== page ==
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Tackling Urgent Youth and Family Challenges in Joliet and Beyond

The Chicago Tribune once described “The Hill” — the notoriously dangerous neighborhood on the east side of Joliet — like this:

“Warfare is common in the poor, mostly African-American Joliet neighborhood known as ‘The Hill.’ For years, it has been plagued by gunshots and gang members, dope dealers and malcontents. In the past, police said they would record an average of two shootings each night in the heart of that east side of town.”

The Tribune article was published in 1997, by which time Aunt Martha’s teams had been on The Hill for 13 years.

In 1984, Aunt Martha’s had accepted the offer to join a federal program targeting street gangs in Joliet. The area had changed over the years with the loss of industrial jobs, and unemployment had skyrocketed amongst youth in the area. Aunt Martha’s earned the trust of young people and local officials by being the first organization to address the urgent problems of gangs and unemployment in “The Hill” specifically.

“We tackled the hard stuff that other agencies didn’t want to deal with; we beat the streets and went into housing complexes where others didn’t want to go,” said Darryl Robinson, the Joliet office’s first manager.

Aunt Martha's first permanent site in Joliet was an office in The Barber Building, located at 68 N. Chicago Street.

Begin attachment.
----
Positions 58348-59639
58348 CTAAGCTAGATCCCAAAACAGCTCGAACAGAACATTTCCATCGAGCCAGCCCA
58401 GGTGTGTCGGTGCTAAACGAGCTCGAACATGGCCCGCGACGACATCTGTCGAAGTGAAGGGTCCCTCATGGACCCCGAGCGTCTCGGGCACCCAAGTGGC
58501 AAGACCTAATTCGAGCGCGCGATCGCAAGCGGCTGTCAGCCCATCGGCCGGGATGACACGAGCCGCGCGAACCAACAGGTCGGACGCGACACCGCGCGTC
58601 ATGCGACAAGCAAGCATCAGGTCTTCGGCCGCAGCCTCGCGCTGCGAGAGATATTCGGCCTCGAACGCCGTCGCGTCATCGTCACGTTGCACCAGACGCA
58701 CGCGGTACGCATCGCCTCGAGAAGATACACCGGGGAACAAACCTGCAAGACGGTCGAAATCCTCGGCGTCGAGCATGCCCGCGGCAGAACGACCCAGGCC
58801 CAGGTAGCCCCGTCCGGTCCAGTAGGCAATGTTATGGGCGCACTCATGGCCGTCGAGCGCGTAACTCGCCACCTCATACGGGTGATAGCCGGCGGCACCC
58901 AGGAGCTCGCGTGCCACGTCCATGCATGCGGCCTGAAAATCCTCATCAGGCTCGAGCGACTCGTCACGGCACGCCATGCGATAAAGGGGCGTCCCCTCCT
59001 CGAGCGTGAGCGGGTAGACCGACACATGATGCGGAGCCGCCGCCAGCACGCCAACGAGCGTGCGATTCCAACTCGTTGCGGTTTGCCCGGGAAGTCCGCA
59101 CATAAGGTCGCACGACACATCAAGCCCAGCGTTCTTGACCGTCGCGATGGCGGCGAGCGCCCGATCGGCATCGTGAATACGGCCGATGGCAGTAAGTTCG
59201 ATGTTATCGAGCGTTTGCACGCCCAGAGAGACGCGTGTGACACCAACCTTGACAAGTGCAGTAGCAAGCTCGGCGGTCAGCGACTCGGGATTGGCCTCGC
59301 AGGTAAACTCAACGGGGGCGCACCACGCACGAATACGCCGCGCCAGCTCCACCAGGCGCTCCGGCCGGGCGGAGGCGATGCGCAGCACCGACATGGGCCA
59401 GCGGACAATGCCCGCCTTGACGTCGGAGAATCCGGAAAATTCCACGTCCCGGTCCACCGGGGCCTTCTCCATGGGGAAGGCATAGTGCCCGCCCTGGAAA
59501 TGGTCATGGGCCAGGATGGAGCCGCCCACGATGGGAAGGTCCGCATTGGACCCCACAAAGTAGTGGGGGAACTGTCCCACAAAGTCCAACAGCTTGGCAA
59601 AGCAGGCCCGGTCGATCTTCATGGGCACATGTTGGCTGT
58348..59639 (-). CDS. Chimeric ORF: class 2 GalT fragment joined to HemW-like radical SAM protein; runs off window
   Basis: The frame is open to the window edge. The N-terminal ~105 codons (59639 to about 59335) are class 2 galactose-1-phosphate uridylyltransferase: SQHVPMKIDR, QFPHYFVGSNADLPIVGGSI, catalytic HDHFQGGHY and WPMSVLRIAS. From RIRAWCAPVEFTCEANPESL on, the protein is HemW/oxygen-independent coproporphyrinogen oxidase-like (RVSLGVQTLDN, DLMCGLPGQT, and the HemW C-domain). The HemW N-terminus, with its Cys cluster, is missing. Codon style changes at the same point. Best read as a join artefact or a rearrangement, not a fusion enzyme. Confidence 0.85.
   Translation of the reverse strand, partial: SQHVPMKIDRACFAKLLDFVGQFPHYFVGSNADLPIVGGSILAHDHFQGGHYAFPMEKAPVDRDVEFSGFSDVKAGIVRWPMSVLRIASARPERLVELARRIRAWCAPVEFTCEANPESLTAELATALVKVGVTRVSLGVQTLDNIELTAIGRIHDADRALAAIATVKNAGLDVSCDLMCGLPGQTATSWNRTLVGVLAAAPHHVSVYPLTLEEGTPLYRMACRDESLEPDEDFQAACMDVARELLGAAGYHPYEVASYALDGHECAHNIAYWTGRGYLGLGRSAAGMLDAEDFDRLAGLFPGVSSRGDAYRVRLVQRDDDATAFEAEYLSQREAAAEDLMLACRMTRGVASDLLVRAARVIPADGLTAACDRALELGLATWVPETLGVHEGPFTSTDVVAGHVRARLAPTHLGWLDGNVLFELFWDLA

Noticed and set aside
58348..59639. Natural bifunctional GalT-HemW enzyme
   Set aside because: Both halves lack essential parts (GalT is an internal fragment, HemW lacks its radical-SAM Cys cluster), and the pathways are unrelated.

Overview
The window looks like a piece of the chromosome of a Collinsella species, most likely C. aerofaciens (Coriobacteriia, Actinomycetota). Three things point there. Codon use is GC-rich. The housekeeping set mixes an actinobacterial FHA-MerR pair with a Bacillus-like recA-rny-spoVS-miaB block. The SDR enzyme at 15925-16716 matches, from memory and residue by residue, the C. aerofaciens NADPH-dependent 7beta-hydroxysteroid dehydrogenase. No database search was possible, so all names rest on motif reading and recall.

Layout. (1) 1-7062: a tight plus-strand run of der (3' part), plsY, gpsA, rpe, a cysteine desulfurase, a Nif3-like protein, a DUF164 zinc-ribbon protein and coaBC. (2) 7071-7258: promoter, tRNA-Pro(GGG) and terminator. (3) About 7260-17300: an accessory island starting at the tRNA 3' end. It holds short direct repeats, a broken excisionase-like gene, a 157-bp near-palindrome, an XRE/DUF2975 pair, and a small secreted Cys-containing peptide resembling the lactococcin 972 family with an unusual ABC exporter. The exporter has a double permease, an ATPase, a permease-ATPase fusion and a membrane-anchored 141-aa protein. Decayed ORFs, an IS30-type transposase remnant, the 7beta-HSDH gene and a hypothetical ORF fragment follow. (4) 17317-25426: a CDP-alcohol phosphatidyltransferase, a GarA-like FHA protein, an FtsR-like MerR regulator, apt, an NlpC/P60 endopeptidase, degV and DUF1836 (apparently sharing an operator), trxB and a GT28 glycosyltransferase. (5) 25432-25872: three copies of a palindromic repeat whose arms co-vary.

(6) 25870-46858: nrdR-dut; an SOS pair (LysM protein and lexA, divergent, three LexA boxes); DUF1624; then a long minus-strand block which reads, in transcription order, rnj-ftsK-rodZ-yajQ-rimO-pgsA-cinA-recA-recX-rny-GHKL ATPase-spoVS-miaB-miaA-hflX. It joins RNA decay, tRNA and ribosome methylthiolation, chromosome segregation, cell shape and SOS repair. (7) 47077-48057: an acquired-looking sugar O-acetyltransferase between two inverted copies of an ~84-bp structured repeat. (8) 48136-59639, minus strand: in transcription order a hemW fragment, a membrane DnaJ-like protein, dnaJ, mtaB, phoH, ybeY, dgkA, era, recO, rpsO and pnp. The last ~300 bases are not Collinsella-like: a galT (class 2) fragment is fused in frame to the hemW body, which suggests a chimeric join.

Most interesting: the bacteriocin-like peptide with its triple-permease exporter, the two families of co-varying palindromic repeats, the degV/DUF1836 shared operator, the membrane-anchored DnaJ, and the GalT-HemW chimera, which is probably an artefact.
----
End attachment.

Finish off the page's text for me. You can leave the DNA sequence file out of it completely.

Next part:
Aunt Martha’s first permanent site in Joliet was an office in The Barber Building, located at 68 N. Chicago Street. (Photo by Bob Okon, Shaw Media)

The groundwork laid by the agency’s first permanent team in Joliet led to hundreds of success stories and job placements in that community, but also demonstrated that Aunt Martha’s could bring its distinct brand of caring and community engagement into new geographies and make an impact even as the new kid on the block.

In Joliet, we grew to provide services like Family First, Title XX Counseling, Teen Parent Services, Community Service Program, Unified Delinquency Intervention Services, Placement Stabilization, Comprehensive Community-Based Youth Services, Parenting Training, and Housing Advocacy. And we’d go on to replicate that model in responding to the needs of other communities, including places like into Kankakee, Oak Forest, Elgin and Aurora.

Westward Expansion

Before setting up shop in the historic* Barber Building at 68 N. Chicago Street in downtown Joliet, Aunt Martha’s westward expansion included an office in Frankfort (location decribed only as Rt. 45/LaGrange Rd. and White St.) and the New Lenox “outpost” office (pictured below), located at Rt. 30 and Williams St.

Aunt Martha's Outpost Office, New Lenox, IL
 

*Note: It probably wasn’t considered “historic” in 1984.

 
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